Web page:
Scattered storms Monday followed a record rainfall that soaked the tri-state, causing flooding throughout the area.
John F. Kennedy Airport reported 7.8 inches Sunday night, the most ever recorded there in a single day. The National Weather Service said the driving rain broke the previous record of 6.3 inches, set in 1983.
Lido Beach in Nassau County got soaked the most in the tri-state, with 10.9 inches Sunday. Newark Airport saw 6.4 inches and Central Park got 5.8.
The unsettled weather is forecast to stick around through Tuesday.
The high waters caused trouble for the morning commute, with delays on the George Washington Bridge and I-287 in New Jersey. NJ Transit and New York City subways also had minor service disruptions.
Two Staten Island construction workers barely escaped drowning in an elevator on Sunday.
One of the workers, cabinetmaker Ed Tyler, of Milltown, N.J., told The Associated Press on Monday that he and colleague Wendell Amaker, of Roselle, N.J., were happy to be alive after their ordeal.
Tyler and Amaker were using an elevator to get supplies to a basement that, unknown to them, was filling up with floodwaters.
After they got in, the doors would not open, though they pressed buttons in vain.
"We hit the water; we heard swishing," Tyler said. Then the water started pouring in.
"I was freaked out — the water was almost chest-high," he said. They feared electrocution and jumped into a rubberized utility cart they had with them.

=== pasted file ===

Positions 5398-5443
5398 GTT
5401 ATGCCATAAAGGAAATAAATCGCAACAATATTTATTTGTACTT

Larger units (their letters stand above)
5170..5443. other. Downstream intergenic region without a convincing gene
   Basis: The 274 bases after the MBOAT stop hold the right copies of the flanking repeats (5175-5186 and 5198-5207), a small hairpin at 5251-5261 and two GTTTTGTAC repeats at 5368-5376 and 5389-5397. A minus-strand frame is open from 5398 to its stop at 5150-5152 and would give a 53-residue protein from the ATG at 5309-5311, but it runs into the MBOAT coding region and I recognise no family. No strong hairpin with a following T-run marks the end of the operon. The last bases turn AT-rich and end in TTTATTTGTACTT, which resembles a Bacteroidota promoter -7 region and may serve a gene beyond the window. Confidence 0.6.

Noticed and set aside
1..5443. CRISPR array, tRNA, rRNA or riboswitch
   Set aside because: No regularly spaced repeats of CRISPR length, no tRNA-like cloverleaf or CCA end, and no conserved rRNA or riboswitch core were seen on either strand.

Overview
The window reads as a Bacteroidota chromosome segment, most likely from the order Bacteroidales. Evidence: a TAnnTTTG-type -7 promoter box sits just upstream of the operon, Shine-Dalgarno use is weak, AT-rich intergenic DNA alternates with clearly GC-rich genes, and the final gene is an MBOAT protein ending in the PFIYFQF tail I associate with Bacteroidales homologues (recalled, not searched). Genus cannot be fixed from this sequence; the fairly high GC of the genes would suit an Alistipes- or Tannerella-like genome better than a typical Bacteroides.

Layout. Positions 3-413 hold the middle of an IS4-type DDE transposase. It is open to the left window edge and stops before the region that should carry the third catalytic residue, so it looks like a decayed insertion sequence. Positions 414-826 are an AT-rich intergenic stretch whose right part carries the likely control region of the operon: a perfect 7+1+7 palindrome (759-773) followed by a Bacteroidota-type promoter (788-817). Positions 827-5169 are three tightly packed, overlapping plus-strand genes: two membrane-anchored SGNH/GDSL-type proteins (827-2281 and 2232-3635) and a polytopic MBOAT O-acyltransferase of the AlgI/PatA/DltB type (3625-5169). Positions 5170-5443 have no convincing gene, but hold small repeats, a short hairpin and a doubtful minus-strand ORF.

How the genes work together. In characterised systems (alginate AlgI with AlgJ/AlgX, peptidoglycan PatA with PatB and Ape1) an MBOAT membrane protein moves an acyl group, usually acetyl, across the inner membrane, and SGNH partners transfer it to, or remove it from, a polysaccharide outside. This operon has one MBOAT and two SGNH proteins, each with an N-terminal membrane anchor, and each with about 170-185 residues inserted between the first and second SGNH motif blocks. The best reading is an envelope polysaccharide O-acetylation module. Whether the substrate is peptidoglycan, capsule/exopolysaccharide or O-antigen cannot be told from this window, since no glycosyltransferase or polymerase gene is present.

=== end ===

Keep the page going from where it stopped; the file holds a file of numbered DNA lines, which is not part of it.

Of their two cell phones, one was wet and one had no signal. Finally, they decided to break open a ceiling emergency hatch.
Almost an hour after they were trapped, one cell phone suddenly caught a signal and they called 911.
In a few minutes, fire rescuers arrived, shut off power to the elevator and hoisted the men out through the ceiling hatch with a ladder.
"The firefighters told me to go home and take a shower, because the sewage pipes backed up and probably got mixed with the rainwater that came in," Tyler said.
In Lido Beach, on Long Island, Addi Quinn says she suffered tens of thousands of dollars in losses when water flooded her first floor, ruining appliances, furniture and other belongings.
"You can't put a price on it," Quinn said. "I'll save what I can and hope it doesn't happen again."
Nearby in Long Beach, Kathy Molesphini says her $3,000 Oriental rug was soaked and ruined, with the floor covered in water and mud.
No deaths or serious injuries were reported from the record-breaking cloudbursts, but the region wasn't out of the woods by midday Monday. Flood watches are in effect through the evening in parts of the area.
For a full list of warnings, check here.